The opening show for London Collections Men, by Top Man Design was a study on skater boy meets dandy. Structured wools were mixed with light washed high-waisted denim that stopped just above the ankles. Silk tops in neutral palettes, some in floral devoré, were lengthened to peek under cropped sweaters and also appeared as tucked in tanks under outerwear. The result  gave the models the pile it on layer effect and ease of 70’s bohemia. “It should be the right mood for now, but whatever the right word for that is, I don’t know,” says Gordon Richardson about the collection.


The resurgence of 80’s fashion was an influence for Patrick Grant at E. Tautz after he attended a friend’s 1980’s themed birthday party. Monochromatic looks with wide leg trousers, structured shoulders and loose patterned sweaters were the resulting looks for the brand which is known for marrying Savile row level tailoring with the zeitgeist of today. Standouts from the collection were printed silk blended scarfs that were loosely tied at the neck, and the outerwear which included: sleek trouser coats, hooded parkas and breezy belted safari jackets.


It’s no secret that Jeremy Scott is all about look-at-me designs at Moschino and the latest collection for LCM was no different. The looks were bold, dripping with pops of color and excitingly graphic, thanks to a collaboration between Scott and the modern art duo Gilbert and George. The clothes were bright and in your face, but for all the pomp and circumstance that comes along with a Moschino show, this collection was one of the most wearable ones since Scott took over the brand in 2013. It will be interesting to see which  looks end up on certain celebs this year, specifically ones with the last names Cyrus and Perry. We may even see some of the women’s looks on the small screen as Empire’s Cookie Lyon has been known to wear the label on the hit show.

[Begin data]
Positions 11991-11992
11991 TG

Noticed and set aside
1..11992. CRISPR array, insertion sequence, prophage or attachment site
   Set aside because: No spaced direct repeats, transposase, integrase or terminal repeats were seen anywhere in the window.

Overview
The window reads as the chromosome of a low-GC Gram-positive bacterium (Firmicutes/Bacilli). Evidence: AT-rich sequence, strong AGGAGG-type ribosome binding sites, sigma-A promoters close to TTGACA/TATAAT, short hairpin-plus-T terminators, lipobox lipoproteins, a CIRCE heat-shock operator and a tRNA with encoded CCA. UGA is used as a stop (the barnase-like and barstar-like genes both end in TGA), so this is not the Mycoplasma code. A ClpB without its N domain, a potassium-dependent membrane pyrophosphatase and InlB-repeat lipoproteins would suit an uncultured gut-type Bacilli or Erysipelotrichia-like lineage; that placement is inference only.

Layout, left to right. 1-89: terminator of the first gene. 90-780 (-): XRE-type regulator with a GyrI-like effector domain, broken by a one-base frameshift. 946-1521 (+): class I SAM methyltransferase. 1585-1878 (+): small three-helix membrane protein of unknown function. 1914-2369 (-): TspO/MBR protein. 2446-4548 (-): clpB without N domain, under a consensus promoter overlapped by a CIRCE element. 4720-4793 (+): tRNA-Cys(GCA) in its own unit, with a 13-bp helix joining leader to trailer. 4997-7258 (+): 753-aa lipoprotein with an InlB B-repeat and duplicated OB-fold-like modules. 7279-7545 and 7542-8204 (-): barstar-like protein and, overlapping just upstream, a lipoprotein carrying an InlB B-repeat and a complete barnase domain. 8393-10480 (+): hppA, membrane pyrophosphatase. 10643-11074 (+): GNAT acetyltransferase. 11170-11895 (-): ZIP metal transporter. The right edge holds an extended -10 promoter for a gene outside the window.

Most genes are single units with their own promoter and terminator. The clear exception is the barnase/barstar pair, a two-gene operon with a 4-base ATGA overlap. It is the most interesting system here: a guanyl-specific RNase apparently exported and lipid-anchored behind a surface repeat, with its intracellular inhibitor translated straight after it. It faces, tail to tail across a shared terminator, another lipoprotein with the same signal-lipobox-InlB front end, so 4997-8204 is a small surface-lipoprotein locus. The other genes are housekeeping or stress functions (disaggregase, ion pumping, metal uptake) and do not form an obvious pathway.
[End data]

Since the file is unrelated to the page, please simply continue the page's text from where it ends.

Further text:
The recent launch of Coach 1941, a higher priced ready-to-wear line, from Coach has brought about some positive feedback for the iconic brand. The LCM show, which was influenced by American music spanning the course of various decades, gave us many identifiable references from the Kangol bucket hats sported by the models (an obvious nod to LL Cool J- era American hip-hop) to voluminous fur coats reminiscent of Kid Rock in his heyday. Aside from the luxe outerwear, the styling of the plaids and bags were favorites.


The story of Alexander McQueen will always be a tragic one. The designer was one of the most gifted ones that has ever lived and we lost him way too soon. His predecessor, Sarah Burton has done a tremendous job navigating through the many McQueenisms that Lee left behind by paying homage to the late designer while at the same time bringing a new softer element from her own point of view. The latest collection from Burton successfully fused the idea of fetishism , a popular subject matter at Mcqueen, with beautifully tailored and sharp designs. Suits and coats were embroidered with moths and butterflies (classic Mcqueen) as well as black and white florals– some of which seemed to effortlessly appear out of smoke on the fabrics.

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